Congenital Amegakaryocytic Thrombocytopenia (CAMT)

What is congenital amegakaryocytic thrombocytopenia?

Congenital amegakaryocytic thrombocytopenia (CAMT) is a rare, inherited disorder characterized by a severely low number of megakaryocytes, a type of bone marrow cell that makes platelets that are important for clotting and preventing bleeding. Initially, the bone marrow no longer makes platelets; over time, the bone marrow may stop making red and white blood cells, as well.

CAMT is usually diagnosed anywhere from birth to nine months but often in a child’s first month of life. There are two forms of the disease:

  • Group I CAMT—severe, persistent thrombocytopenia (low platelet count) and early onset of pancytopenia (low red and white blood cell count)
  • Group II CAMT—temporary increase in platelets early in life, with possible later development of pancytopenia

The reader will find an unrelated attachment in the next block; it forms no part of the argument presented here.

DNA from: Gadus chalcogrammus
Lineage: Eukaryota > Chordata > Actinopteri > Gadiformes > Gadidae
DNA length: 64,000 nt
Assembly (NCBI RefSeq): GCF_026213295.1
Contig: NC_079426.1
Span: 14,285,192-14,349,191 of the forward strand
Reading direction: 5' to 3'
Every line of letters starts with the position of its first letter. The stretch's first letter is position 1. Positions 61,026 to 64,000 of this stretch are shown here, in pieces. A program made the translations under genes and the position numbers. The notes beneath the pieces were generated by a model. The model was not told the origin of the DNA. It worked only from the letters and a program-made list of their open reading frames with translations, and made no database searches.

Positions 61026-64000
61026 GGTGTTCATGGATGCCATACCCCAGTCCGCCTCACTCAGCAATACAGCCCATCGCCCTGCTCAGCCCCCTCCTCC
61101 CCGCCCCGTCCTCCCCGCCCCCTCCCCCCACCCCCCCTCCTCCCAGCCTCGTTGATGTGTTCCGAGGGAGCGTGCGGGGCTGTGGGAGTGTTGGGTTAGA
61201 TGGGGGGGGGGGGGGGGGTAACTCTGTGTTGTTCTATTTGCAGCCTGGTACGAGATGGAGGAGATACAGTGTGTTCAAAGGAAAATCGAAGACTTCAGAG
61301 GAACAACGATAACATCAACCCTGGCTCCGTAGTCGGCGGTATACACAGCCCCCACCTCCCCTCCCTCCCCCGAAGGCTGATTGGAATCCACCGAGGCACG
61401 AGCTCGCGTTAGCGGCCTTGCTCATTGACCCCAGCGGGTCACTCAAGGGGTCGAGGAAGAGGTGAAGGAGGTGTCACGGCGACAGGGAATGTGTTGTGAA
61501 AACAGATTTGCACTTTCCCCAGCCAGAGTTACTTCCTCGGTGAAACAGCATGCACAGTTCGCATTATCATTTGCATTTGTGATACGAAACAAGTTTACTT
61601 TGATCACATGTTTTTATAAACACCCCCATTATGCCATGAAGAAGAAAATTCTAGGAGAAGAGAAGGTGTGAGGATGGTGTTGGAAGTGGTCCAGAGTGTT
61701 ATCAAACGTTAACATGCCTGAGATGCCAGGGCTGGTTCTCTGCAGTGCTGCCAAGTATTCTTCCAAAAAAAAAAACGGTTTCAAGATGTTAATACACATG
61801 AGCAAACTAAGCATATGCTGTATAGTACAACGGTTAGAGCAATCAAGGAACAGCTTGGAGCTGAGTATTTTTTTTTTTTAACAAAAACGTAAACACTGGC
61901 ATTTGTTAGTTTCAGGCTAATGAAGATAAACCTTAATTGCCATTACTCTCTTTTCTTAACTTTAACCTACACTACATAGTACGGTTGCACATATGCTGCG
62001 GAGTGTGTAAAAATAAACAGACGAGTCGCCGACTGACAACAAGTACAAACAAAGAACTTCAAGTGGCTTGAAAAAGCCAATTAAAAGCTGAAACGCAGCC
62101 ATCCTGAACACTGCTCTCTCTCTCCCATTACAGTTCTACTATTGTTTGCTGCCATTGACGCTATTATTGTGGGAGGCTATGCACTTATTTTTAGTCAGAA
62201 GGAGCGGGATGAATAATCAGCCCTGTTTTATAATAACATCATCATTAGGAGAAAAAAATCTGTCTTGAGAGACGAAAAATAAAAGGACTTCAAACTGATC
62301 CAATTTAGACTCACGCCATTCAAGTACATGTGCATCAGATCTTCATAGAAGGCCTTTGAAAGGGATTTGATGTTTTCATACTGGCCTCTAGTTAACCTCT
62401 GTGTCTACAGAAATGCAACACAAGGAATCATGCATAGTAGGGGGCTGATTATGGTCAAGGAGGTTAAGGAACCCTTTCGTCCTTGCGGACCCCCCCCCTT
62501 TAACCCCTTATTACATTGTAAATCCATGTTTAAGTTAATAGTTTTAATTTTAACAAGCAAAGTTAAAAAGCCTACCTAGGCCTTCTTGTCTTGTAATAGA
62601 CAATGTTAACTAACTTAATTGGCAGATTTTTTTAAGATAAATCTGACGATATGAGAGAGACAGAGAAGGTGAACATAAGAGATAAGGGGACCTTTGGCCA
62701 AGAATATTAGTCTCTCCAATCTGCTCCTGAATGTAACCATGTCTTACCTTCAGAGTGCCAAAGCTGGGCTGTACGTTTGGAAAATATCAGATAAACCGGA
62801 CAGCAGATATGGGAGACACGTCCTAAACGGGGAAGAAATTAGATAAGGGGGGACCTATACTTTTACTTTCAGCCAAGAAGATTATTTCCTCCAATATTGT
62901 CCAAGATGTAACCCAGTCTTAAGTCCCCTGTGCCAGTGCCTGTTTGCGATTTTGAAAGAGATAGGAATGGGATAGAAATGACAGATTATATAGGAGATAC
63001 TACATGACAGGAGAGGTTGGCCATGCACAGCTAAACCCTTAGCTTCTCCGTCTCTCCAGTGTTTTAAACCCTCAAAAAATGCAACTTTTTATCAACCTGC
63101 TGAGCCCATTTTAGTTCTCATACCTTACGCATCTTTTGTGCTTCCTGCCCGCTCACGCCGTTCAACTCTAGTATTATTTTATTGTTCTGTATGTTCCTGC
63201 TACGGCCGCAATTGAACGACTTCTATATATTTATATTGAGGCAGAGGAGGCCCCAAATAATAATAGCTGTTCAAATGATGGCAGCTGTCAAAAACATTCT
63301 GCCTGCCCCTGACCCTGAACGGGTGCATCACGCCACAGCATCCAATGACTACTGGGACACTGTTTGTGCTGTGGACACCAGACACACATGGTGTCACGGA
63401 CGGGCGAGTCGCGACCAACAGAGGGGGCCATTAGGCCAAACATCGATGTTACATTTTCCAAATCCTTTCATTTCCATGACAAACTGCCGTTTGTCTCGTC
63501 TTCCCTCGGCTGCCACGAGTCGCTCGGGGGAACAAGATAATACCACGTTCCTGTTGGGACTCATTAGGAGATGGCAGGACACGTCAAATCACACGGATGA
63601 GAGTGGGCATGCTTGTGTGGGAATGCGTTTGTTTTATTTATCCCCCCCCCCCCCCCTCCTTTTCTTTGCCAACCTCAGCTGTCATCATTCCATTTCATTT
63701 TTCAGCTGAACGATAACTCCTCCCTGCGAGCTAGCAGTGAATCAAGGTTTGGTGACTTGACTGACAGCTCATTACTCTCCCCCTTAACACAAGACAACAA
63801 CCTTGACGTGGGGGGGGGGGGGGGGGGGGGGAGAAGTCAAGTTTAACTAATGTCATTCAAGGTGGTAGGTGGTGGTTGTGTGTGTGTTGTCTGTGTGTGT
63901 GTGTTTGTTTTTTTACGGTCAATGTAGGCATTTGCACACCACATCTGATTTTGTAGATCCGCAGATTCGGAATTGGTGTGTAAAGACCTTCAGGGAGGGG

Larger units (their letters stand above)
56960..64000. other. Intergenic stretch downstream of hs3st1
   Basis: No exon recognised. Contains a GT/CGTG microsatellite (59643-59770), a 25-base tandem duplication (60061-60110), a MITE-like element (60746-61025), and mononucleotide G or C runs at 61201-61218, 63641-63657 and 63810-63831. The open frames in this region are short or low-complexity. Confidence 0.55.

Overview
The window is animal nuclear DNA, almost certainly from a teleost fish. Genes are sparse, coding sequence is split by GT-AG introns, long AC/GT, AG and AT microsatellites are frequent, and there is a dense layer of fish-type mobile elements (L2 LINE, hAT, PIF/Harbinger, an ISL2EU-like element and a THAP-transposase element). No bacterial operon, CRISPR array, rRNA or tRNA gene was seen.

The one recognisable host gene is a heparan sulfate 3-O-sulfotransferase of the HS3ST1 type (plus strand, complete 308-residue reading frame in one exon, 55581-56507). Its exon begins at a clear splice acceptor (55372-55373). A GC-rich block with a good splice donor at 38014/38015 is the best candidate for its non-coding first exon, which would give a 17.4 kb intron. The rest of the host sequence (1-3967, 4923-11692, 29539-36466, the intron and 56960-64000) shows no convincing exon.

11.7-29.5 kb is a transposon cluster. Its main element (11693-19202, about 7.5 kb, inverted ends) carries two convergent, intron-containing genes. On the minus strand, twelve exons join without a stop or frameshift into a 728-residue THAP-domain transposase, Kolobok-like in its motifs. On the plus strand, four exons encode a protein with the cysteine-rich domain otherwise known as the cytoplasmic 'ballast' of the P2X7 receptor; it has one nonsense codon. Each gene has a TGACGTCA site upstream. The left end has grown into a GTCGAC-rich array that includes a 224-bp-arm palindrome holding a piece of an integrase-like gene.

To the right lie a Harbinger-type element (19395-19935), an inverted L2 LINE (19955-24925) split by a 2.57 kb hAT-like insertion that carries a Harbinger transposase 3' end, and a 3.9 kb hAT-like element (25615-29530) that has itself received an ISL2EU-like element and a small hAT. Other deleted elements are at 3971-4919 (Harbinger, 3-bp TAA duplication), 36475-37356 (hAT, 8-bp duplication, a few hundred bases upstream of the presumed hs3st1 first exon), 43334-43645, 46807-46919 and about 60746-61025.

What are the symptoms of CAMT?

The most common symptoms of CAMT are:

  • bruising
  • bleeding, which can be life-threatening
  • petechiae — tiny red dots under the skin that are a result of very small bleeds into the skin

Children with CAMT can also have central nervous system abnormalities, retardation of psychomotor development, cardiac defects, and other rare malformations.

How we care for CAMT 

Children with CAMT receive treatment at Dana-Farber/Boston Children’s Cancer and Blood Disorders Center through our Bone Marrow Failure Program. Continue reading to learn more about congenital amegakaryocytic thrombocytopenia or visit the Bone Marrow Failure and Myelodysplastic Syndrome Program page to learn about our expertise and treatment options.